Sarvodaya Hospital, Greater Noida

  • area / size 1,458,333 sqft
  • Completed 2023
  • Location Noida, India,
  • Type Hospital,
  • Creative Designer Architects designed a sleek and welcoming space for Sarvodaya Hospital in Noida, India.

    Sarvodaya Hospital is a 300-bedded super-speciality hospital located in the heart of the densely populated urban hub of the National Capital Region, Delhi that addresses the problem of deficient healthcare facilities in the region. Identifying this urban gap, Sarvodaya Healthcare, along with Creative Designer Architects, transformed an existing mixed-use commercial building into a state-of-the-art hospital.

    With a strong emphasis on minimizing environmental impact, the project goes beyond sustainability standards in the building industry by adaptively repurposing the structure – cutting down on energy, resources and time that goes into the building from ground up. The fit-out works at Sarvodaya Hospital were completed in a span of 11 months, reducing construction costs and a higher return on investment for the healthcare provider and enabling high-quality, accessible healthcare for the community.

    Addressing the Healthcare Gap
    Until last year, Greater Noida, which has an exorbitant population density of close to 25,000 people per sq. km, had no quality healthcare facility in close vicinity, impelling people to travel to Noida or New Delhi in forage of quality clinical care. The design of Sarvodaya Hospital is an in-depth experiment to substantiate the argument of the potency that brownfield projects offer, especially in healthcare. While the project goals and their suitability to pursue brownfield sites vary across hospitals, what it brings for certain, is high value in terms of swiftly addressing the lacunae of deficient healthcare infrastructure and promoting communal health and well-being as these are mostly amidst dense urban fabrics.

    Design Challenges
    Initially conceived as a commercial mixed-use facility, the original structure housed bustling shops on the lower floors, while the upper floors remained vacant office spaces. The planning of this commercial block was a tripartite form – a central node connecting three separate blocks. The challenge was to design a highly efficient hospital within the constraints of an already operational commercial center. The compact and disparate blocks presented limitations in terms of connectivity and seamless planning of medical departments.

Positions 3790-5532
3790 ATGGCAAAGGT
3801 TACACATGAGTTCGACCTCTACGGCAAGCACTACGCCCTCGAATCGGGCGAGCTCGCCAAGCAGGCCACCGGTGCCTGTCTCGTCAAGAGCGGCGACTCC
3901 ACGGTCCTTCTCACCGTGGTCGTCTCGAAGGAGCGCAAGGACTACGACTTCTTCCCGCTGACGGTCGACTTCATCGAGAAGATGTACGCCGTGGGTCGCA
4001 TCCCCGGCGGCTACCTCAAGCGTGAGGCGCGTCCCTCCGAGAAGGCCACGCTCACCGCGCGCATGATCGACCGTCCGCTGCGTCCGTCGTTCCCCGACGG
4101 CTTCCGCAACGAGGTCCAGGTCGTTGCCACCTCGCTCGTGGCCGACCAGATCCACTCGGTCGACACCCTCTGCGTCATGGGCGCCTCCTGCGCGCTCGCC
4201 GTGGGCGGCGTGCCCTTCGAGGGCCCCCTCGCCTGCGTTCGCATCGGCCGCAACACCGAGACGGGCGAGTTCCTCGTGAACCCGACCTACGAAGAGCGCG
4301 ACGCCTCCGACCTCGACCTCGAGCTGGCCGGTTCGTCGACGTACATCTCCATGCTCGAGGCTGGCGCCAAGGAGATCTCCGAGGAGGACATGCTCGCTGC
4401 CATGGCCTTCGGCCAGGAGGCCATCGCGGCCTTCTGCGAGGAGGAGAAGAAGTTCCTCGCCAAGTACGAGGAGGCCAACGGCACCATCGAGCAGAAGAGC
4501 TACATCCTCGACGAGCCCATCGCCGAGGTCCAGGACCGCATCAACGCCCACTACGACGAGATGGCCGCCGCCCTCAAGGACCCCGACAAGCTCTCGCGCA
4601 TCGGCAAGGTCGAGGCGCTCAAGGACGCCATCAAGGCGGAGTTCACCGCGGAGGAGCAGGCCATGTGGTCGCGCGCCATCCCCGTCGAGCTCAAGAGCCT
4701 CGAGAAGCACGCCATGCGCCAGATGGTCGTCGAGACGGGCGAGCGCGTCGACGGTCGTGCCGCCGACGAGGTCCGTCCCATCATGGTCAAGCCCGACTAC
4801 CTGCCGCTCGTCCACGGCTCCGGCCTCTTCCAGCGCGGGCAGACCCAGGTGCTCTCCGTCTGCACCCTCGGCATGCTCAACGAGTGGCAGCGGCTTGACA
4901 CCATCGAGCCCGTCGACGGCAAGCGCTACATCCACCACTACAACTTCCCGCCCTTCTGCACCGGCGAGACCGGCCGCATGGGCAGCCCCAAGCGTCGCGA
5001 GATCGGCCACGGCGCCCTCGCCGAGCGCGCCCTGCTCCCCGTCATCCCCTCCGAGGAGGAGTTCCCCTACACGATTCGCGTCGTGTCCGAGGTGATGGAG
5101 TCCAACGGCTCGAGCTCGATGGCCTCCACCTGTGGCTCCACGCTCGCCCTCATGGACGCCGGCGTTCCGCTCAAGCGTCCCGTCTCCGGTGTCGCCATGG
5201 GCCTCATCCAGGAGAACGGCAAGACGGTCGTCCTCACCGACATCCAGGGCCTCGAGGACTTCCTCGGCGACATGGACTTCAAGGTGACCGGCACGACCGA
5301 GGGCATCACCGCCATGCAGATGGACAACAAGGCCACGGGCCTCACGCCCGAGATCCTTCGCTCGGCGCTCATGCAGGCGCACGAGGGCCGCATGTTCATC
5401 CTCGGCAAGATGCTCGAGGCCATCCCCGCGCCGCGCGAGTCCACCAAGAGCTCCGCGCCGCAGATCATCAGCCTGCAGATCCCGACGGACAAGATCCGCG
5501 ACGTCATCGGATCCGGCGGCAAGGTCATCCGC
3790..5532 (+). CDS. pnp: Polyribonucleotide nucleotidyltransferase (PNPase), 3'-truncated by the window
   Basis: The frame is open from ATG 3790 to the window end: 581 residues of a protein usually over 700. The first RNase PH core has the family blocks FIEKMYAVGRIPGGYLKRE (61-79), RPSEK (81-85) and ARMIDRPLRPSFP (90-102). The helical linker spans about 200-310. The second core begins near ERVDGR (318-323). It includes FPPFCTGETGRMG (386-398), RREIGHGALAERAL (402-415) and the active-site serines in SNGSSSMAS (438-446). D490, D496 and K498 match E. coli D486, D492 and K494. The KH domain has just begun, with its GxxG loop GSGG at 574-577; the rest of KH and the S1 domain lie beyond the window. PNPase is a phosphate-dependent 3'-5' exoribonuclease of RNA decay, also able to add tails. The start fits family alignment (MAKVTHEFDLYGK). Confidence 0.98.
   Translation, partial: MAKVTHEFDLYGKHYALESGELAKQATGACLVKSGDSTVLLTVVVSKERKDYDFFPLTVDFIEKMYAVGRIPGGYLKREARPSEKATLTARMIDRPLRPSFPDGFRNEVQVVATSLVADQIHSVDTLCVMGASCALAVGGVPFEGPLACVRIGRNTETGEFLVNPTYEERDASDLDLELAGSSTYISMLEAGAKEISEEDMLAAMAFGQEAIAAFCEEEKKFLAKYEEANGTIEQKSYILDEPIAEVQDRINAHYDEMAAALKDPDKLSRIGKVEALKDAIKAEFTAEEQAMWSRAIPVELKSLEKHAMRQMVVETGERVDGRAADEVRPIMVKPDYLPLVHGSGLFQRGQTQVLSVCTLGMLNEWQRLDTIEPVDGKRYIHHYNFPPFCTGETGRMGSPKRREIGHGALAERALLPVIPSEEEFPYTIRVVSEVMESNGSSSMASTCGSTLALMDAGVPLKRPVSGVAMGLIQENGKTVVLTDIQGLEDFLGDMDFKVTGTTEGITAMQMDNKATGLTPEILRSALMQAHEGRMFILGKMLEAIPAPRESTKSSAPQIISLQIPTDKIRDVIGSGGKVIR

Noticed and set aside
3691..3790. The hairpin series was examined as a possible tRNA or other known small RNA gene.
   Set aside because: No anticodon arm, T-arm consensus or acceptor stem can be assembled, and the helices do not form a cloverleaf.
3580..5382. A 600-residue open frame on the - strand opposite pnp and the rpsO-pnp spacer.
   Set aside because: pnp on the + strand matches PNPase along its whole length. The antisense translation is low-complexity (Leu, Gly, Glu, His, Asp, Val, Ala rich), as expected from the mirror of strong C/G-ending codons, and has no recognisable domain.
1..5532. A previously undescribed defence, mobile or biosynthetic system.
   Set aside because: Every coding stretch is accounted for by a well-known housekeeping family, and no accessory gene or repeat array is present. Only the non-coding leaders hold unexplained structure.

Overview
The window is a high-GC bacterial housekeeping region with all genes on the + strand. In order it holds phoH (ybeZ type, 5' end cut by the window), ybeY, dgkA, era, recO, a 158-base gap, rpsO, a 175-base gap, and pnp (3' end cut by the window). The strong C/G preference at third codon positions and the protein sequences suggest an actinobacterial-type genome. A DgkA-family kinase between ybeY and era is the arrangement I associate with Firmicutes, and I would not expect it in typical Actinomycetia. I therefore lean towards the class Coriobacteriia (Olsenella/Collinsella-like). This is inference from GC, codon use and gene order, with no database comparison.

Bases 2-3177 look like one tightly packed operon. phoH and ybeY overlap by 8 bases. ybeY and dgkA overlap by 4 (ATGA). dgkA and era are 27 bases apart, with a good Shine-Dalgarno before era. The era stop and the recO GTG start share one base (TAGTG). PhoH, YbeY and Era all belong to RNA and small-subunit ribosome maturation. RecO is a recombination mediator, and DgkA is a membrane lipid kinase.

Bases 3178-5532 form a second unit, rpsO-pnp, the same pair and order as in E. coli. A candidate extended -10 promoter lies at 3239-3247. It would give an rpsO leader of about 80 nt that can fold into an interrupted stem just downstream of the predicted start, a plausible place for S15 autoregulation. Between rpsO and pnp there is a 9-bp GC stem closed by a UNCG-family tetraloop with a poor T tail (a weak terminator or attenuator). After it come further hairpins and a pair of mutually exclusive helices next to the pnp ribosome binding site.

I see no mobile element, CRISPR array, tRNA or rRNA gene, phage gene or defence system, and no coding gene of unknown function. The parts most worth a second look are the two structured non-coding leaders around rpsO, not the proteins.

Seamless Transitions, Zoning and Operational Efficiency
    To address this challenge, these blocks are connected by adding eight-foot-wide corridors at various locations to facilitate seamless transitions and movements for patients, doctors, and staff. These corridors are planned along interior courtyards that allow abundant daylight to flood these transition zones, enhance wayfinding and elevate the overall user experience in the hospital’s interior spaces.

    To further improve operational efficiency, vertical zoning of various departments in the hospital integrates multiple facets of technology and specialized infrastructure. Adjoining the existing commercial and retail stores, the ground floor houses the double-height reception, waiting area and cafeteria. The floors above accommodate outpatient departments, such as outpatient nephrology and gastroenterology. The third floor caters to mother-and-child services, while critical care and surgery are placed on the fourth floor. The strategic division of departments ensures rapid access to surgical suites and imaging facilities. This targeted placement enhances the speed and efficiency of emergency response, saving precious time during critical moments.

    Healing Design
    Standardizing design elements, such as patient room headwalls, footwalls, and wall claddings, helped reduce cost and accelerate execution. Drywall construction and adhesive technology for finishes, along with the application of pre-designed systems like PVC panels, wall coverings, and claddings, also helped cut down construction time.

    A semi-unitized façade system that further helped cut down on construction time was installed in a mere span of three months. This architectural approach set the hospital apart from the neighboring residential buildings, creating a distinctive, refreshing aesthetic that defies convention.

    Mechanical services posed their own set of challenges, particularly regarding heights, which are often inherent in brownfield projects. The deck-to-deck height of 3450 mm and the beam bottom of 2850 mm on the IPD (in-patient department) floors made the augmentation of ducted FCUs (fan coil units) difficult. To address this challenge, ducted cassette units employed offered a more space-efficient alternative. This adjustment not only optimized heights but also improved spatial experience within the hospital.

    Design: Creative Designer Architects
    Photography: Andre Fanthome